Have you considered the fact that this might have been not your fault? I'm out for 20 years now and they leave nothing untried to shoot me down.
     
  14. Dec 7, 2015 #13
    haha fair enough, do you remember what the answer you were satisfied with was?
     
  15. Dec 7, 2015 #14

    OmCheeto

    User Avatar
    Gold Member
    2016 Award

    It had something to do with taking the inverse of an infinite series.

    If you solve for the first term of the sine series:

    sin.of.x.jpg

    you get x

    So y = x - sin(x) reduces to:

    y.as.a.function.of.x.jpg

    I was able to get that far.

    Upon showing this to my acquaintance, he told me that taking the inverse of an infinite series was uglier than the original infinite series.
    I checked that out, and he was correct.

    Now I'm not saying the equation is impossible to solve, but, well, 30 years, is 30 years.
     
  16. Dec 7, 2015 #15

    fresh_42

    Staff: Mentor

    So basically we agree on: "It's getting uglier and uglier the more you try." Guess that's something for number theorists. They love those expressions.
     
  17. Dec 7, 2015 #16
    Ah I see, in math that is known as the power series of sin(x). When you expand the series it becomes:

    $$ \sin(x) = x - \frac{x^3}{3!} + \frac{x^5}{5!} - \frac{x^7}{7!} + ... $$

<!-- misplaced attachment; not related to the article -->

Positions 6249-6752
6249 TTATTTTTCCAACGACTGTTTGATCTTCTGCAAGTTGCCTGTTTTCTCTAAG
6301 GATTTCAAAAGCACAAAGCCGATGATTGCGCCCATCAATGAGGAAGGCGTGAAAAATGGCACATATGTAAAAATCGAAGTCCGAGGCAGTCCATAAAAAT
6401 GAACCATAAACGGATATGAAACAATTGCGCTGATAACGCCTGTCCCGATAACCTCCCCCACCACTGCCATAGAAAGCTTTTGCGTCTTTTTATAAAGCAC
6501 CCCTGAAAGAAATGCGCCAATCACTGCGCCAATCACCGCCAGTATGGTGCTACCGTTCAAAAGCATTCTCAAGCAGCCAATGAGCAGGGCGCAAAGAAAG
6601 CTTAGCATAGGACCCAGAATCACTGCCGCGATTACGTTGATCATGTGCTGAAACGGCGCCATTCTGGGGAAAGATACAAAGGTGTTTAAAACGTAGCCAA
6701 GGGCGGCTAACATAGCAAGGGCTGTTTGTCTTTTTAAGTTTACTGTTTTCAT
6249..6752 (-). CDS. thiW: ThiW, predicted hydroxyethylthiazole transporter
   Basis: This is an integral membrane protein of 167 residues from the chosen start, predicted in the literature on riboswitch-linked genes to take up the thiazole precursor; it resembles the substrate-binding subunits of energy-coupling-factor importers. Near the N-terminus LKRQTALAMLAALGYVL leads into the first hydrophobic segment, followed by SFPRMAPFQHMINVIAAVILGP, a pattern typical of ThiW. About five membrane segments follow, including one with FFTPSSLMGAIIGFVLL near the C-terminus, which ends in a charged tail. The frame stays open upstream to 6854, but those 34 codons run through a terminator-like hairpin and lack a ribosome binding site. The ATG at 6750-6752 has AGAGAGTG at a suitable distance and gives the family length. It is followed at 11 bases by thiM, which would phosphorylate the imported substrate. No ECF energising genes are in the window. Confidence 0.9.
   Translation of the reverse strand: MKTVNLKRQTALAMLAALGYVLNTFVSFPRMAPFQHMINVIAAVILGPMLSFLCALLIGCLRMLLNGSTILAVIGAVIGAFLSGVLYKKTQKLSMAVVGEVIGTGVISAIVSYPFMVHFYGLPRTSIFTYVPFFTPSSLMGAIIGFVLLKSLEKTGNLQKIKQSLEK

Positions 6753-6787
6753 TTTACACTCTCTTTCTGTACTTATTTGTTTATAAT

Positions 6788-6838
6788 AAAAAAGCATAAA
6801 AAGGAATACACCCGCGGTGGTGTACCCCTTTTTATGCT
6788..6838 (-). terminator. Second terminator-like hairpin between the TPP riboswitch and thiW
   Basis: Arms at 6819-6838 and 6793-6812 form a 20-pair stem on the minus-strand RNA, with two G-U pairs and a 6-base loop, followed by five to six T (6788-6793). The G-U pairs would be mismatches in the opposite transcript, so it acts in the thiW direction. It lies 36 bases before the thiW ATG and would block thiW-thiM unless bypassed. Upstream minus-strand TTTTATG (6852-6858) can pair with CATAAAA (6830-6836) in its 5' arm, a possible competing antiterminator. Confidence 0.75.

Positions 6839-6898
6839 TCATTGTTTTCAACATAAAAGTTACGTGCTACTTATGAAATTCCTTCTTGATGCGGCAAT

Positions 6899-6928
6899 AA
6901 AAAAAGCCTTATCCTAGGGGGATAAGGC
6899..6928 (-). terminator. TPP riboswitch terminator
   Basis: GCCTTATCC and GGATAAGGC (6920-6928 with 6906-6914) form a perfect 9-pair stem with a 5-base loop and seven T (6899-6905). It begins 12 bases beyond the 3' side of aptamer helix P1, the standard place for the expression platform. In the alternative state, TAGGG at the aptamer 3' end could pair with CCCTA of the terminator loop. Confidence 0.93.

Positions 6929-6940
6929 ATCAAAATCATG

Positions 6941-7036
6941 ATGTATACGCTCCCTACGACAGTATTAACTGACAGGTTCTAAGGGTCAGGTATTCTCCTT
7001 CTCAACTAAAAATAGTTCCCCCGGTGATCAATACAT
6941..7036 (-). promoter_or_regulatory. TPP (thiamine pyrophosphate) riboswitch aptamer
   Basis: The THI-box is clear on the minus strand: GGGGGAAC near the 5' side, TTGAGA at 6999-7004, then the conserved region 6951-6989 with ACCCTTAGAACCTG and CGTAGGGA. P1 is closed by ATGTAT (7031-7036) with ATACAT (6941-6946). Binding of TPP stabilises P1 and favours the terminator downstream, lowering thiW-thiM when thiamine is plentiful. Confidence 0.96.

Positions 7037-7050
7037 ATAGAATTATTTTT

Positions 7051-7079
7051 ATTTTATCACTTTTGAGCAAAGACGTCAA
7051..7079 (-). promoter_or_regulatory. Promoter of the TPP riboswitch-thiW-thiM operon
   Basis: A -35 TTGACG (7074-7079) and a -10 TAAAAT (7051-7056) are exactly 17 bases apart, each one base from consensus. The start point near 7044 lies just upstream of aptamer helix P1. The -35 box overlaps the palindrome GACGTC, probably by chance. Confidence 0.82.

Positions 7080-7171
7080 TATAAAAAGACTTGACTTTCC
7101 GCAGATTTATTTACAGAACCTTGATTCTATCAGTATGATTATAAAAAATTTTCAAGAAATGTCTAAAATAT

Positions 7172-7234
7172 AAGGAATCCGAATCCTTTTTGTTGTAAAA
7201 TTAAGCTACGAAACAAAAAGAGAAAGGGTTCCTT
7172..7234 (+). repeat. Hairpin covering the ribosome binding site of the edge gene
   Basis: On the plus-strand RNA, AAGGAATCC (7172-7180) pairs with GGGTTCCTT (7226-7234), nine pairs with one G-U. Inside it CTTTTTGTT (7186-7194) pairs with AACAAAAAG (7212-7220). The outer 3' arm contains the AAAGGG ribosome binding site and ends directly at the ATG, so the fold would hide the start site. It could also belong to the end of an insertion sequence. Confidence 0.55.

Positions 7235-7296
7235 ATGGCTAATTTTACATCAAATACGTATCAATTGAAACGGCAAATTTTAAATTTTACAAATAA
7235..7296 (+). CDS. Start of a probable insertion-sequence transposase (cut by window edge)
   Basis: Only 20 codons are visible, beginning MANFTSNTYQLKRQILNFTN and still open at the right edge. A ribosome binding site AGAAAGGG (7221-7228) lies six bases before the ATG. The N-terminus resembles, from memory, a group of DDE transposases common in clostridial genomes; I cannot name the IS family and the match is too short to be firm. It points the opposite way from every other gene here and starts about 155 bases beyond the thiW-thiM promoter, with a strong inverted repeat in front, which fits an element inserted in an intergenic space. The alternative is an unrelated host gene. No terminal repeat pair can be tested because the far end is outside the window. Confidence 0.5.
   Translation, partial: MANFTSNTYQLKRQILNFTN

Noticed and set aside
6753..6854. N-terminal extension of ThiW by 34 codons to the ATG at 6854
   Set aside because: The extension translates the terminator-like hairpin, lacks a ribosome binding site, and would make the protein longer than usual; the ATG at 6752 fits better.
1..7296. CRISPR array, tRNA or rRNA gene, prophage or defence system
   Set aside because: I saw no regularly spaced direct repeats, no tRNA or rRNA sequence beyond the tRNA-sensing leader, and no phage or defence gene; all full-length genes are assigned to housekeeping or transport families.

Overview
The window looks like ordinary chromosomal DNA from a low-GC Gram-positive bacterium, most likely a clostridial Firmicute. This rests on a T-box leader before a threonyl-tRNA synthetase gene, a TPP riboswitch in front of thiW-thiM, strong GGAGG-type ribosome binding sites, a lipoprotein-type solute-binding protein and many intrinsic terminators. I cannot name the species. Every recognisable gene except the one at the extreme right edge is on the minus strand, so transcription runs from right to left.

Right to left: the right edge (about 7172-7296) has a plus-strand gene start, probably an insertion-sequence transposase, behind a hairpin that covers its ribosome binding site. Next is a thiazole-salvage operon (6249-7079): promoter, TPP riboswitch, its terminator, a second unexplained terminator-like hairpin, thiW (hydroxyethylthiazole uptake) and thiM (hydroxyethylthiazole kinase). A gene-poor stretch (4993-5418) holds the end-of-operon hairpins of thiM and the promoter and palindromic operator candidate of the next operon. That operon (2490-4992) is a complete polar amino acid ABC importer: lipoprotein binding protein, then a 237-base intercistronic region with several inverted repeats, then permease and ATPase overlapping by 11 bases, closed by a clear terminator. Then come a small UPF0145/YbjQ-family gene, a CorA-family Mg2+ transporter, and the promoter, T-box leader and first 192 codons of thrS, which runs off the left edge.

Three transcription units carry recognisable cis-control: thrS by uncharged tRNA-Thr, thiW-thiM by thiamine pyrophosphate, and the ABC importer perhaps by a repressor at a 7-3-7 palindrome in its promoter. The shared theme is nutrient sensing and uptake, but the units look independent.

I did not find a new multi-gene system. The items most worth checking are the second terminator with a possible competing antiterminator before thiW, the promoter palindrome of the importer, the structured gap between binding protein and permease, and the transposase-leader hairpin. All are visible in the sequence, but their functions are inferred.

and that goes on to infinity. So when you take y = x - sin(x) it cancels out that first x term in the series and you're left with an infinite degree polynomial that can no longer be reduced to sin(x) (since that first x is gone). It's (in almost all cases) impossible to isolate x in an infinite degree polynomial, therefore it's impossible to isolate x in y = x - sin(x)

    I think that's the answer to the question
     
  18. Dec 7, 2015 #17
    If you have a spherical surface and are asked to place 5 points on it which are all equidistant from each other, what would be the closest you can get to that.
    (Apart from putting all the points at the same place!)
     
  19. Dec 9, 2015 #18
    Should Integers exist when there is an infinite amount of decimal numbers between them. If so why?
     
  20. Dec 9, 2015 #19

    rcgldr

    User Avatar
    Homework Helper

    A physics problem that has been brought up a few times in the past, requires calculus. Two point masses, each with mass M, are in space free from any outside force and initially not moving with respect to each other, separated by distance R. How long before the two point masses collide due to gravity?

    Thought problem, can a sailcraft out run the wind that propels it? Say a sand yatch is tacking downwind at some angle, can it's downwind component of speed exceed the wind speed? Or can a wind driven vehicle where it's wheels drive a propeller against the wind go faster directly downwind than the wind?

    A flat mirror reverses forwards and backwards (along a line perpendicular to the surface of the mirror), not left and right or up and down.
     
  21. Feb 9, 2016 #20
    Hi pabilbado.
    I've recently seen a quite interesting little video on YouTube. Here is the link
    I wonder what you think about it. Thank you.
     
Know someone interested in this topic? Share this thread via Reddit, Google+, Twitter, or Facebook